Business


Car industry in driver’s seat

Nearly 167,000 new auto jobs likely by end of 2015

WASHINGTON – After a near collapse at the height of the recession, the streamlined U.S. auto industry defied the odds and outperformed the greater economy this year with solid sales increases, job growth and product innovations.

Credit better quality and pent-up consumer demand for the industry’s slow, steady improvement. Customers who were unwilling to gamble on automobile purchases during the recession are coming back to showrooms because the average age of vehicles on U.S. roads is more than 10 years – the highest ever.

U.S. car buyers also are getting comfortable with making large purchases in the volatile economy, experts say.

“And that’s a big behavioral change from what we saw in ’08 and ’09. That’s good for the industry,” said Jesse Toprak, the chief industry analyst for TrueCar.com, an auto-pricing website.

After selling roughly 11.8 million cars and trucks last year, U.S. vehicle sales to businesses and consumers are expected to hit nearly 12.8 million in 2011, Toprak said. That’s up from 10.6 million at the height of the recession in 2009.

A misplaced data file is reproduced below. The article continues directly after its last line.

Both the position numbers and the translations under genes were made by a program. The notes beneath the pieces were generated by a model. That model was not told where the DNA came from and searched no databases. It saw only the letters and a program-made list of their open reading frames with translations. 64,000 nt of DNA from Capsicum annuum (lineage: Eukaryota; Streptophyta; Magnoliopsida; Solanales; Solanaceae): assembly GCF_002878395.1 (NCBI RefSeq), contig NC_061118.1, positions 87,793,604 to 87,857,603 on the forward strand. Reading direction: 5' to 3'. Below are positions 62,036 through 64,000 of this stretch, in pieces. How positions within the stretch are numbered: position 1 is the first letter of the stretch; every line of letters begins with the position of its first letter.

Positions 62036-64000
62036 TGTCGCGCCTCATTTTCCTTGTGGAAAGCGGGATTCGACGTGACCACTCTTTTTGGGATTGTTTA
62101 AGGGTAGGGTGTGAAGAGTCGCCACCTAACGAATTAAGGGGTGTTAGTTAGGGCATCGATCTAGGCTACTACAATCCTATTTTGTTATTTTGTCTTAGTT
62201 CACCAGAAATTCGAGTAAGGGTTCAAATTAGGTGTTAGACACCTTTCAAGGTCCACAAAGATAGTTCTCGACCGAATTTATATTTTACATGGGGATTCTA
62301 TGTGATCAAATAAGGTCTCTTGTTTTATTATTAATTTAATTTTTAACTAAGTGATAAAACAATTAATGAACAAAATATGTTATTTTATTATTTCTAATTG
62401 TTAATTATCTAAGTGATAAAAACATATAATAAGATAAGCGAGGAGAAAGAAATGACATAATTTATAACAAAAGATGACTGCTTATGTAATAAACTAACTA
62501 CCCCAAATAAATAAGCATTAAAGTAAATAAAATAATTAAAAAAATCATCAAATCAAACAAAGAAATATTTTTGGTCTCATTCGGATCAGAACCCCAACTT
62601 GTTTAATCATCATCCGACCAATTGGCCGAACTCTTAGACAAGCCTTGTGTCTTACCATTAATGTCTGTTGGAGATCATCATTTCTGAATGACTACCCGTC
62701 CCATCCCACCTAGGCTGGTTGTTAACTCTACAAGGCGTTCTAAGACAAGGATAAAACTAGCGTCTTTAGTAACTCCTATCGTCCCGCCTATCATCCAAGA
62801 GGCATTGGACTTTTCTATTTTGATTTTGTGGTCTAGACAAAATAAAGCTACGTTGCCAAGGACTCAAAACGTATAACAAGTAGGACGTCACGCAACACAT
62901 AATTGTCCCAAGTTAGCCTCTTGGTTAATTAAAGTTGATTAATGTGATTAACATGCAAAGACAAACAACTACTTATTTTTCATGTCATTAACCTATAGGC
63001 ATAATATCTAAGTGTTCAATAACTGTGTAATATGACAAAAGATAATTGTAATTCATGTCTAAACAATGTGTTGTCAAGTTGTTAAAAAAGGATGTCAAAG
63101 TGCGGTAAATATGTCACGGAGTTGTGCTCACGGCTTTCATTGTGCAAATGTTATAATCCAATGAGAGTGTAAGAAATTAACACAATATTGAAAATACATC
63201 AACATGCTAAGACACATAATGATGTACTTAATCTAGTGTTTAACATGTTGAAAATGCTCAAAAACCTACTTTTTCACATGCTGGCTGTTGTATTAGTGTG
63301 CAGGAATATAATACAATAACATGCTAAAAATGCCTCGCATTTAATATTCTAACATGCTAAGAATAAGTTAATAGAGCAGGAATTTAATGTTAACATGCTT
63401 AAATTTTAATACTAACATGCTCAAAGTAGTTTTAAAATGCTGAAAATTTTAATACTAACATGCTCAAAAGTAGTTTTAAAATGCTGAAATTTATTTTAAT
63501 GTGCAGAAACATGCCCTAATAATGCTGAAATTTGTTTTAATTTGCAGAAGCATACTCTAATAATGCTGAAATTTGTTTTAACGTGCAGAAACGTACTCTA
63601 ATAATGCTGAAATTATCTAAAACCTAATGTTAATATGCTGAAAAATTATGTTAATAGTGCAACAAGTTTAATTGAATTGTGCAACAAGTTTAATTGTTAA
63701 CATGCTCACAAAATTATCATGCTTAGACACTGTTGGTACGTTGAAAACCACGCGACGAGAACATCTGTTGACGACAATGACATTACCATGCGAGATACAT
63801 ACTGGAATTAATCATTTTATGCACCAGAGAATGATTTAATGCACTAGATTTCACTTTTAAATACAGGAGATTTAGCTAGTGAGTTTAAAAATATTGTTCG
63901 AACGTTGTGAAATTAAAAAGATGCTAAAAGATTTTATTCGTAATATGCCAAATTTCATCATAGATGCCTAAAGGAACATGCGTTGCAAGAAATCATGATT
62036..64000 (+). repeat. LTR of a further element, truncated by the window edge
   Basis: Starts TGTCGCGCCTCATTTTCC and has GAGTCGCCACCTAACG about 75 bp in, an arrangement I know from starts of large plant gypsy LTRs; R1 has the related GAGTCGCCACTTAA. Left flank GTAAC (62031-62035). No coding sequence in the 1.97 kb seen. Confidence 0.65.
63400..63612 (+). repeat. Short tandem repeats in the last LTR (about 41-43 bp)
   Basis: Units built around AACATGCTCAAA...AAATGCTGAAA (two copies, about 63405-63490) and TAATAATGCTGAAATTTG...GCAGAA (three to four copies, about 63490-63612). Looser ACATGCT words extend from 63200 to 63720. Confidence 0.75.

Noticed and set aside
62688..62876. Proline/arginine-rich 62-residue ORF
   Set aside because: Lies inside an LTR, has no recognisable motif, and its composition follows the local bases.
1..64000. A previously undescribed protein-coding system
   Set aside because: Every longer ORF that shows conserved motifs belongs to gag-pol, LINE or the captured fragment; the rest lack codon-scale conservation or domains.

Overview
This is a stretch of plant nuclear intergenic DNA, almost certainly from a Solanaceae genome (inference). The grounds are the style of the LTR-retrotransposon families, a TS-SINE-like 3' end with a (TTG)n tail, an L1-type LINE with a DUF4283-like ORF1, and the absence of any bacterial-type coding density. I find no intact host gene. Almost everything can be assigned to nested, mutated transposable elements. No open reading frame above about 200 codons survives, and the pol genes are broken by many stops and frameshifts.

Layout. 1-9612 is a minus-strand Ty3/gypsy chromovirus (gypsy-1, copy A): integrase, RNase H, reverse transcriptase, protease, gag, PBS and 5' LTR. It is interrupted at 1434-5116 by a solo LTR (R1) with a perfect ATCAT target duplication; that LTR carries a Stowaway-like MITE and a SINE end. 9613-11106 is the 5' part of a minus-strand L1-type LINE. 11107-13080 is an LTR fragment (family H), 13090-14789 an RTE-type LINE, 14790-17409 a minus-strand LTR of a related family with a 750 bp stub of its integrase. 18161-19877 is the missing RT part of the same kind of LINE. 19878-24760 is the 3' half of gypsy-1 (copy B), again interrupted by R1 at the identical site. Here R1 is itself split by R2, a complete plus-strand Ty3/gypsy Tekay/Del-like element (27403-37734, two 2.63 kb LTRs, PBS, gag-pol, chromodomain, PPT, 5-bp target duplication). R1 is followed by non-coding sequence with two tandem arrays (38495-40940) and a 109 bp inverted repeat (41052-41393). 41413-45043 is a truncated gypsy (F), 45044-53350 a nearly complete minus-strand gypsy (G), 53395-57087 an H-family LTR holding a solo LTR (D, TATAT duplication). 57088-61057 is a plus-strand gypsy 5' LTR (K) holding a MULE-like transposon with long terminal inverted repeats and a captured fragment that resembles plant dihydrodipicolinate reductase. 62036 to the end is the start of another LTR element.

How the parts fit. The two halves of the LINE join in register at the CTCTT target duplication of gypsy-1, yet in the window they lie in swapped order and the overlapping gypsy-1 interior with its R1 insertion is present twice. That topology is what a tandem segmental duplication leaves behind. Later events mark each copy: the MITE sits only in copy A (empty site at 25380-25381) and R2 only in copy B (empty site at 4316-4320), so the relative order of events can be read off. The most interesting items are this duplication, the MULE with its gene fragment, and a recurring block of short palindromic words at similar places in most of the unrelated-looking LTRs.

Through November, new-vehicle sales had logged six straight months of year-over-year gains. That should continue in December, when 1.2 million vehicles are likely to be sold, Toprak said.

Those numbers are well off their pre-recession levels, which topped 16 million vehicles a year. But the industry’s plodding recovery in the past two years has helped stabilize the greater U.S. economy.

U.S. and foreign automakers are poised to add nearly 167,000 U.S. jobs by the end of 2015, according to the nonprofit Center for Automotive Research in Ann Arbor, Mich. That breaks down to 30,000 hourly and salaried workers at the Big Three U.S. automakers, 17,000 jobs at foreign automakers and about 120,000 auto-supply sector jobs.

“The industry has pretty much hired back just about everybody from the automotive side that had been laid off,” said Aaron Bragman, senior analyst at IHS Automotive in Northville, Mich.

“You’ve got to give the automakers some credit here,” Toprak said. “The new products that have come out of virtually every single automaker in the last year or two have been the best that consumers were ever offered. When you have great product, it fuels buying.”


 

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